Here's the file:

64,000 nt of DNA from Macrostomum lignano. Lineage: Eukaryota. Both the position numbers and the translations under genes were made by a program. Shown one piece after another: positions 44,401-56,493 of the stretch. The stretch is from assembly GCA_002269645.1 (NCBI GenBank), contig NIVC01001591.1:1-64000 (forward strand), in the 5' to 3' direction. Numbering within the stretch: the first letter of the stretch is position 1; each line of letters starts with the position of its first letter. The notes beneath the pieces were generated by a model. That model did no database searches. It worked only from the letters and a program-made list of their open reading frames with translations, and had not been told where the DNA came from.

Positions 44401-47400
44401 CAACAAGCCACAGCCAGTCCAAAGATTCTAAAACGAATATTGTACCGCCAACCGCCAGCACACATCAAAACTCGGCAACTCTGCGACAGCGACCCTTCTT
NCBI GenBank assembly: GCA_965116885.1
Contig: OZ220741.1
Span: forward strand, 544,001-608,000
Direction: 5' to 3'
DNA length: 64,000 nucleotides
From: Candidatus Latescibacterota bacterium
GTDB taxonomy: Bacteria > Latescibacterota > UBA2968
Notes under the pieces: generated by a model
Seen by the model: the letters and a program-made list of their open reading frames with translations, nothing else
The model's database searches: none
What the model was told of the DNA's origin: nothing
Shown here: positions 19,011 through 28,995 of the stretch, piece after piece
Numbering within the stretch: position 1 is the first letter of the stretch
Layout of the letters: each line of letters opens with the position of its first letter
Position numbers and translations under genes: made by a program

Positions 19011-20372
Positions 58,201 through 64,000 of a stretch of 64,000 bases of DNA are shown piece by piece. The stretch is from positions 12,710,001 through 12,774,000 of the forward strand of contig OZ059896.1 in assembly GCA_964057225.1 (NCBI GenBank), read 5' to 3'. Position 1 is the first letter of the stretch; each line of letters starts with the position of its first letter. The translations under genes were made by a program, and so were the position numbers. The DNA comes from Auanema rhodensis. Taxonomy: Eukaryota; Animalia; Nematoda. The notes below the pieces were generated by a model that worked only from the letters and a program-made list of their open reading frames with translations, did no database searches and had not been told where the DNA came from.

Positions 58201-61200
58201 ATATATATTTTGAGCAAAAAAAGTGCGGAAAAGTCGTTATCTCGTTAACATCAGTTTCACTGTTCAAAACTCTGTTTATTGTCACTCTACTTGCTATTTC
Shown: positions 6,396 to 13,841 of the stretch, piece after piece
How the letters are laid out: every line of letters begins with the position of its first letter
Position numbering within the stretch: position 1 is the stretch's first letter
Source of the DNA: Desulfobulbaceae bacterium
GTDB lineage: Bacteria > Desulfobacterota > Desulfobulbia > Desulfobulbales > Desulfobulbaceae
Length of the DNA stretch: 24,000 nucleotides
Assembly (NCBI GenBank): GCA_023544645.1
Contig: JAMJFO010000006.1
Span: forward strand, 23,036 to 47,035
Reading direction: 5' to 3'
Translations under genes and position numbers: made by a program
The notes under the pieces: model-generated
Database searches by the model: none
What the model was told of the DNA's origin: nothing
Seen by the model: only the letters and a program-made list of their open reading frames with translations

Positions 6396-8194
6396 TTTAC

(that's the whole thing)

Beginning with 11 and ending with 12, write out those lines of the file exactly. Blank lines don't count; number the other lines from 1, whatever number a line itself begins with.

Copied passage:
Notes under the pieces: generated by a model
Seen by the model: the letters and a program-made list of their open reading frames with translations, nothing else